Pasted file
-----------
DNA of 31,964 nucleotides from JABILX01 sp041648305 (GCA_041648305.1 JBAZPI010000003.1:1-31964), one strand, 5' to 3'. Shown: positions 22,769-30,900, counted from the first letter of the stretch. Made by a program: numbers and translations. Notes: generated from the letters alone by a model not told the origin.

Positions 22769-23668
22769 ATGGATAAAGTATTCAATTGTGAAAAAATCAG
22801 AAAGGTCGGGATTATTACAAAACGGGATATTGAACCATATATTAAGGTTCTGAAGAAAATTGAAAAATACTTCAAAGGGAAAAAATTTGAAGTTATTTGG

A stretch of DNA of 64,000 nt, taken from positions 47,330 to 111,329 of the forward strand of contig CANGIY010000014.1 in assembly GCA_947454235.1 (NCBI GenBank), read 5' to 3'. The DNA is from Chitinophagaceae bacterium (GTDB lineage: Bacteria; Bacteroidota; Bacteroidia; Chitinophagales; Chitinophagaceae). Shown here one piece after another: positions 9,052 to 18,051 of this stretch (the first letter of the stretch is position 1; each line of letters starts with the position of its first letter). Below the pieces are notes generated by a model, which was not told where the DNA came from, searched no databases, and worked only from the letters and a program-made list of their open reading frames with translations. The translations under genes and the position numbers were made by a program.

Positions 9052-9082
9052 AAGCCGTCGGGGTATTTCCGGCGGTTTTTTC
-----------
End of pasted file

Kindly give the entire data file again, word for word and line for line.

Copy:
DNA of 31,964 nucleotides from JABILX01 sp041648305 (GCA_041648305.1 JBAZPI010000003.1:1-31964), one strand, 5' to 3'. Shown: positions 22,769-30,900, counted from the first letter of the stretch. Made by a program: numbers and translations. Notes: generated from the letters alone by a model not told the origin.

Positions 22769-23668
22769 ATGGATAAAGTATTCAATTGTGAAAAAATCAG
22801 AAAGGTCGGGATTATTACAAAACGGGATATTGAACCATATATTAAGGTTCTGAAGAAAATTGAAAAATACTTCAAAGGGAAAAAATTTGAAGTTATTTGG

A stretch of DNA of 64,000 nt, taken from positions 47,330 to 111,329 of the forward strand of contig CANGIY010000014.1 in assembly GCA_947454235.1 (NCBI GenBank), read 5' to 3'. The DNA is from Chitinophagaceae bacterium (GTDB lineage: Bacteria; Bacteroidota; Bacteroidia; Chitinophagales; Chitinophagaceae). Shown here one piece after another: positions 9,052 to 18,051 of this stretch (the first letter of the stretch is position 1; each line of letters starts with the position of its first letter). Below the pieces are notes generated by a model, which was not told where the DNA came from, searched no databases, and worked only from the letters and a program-made list of their open reading frames with translations. The translations under genes and the position numbers were made by a program.

Positions 9052-9082
9052 AAGCCGTCGGGGTATTTCCGGCGGTTTTTTC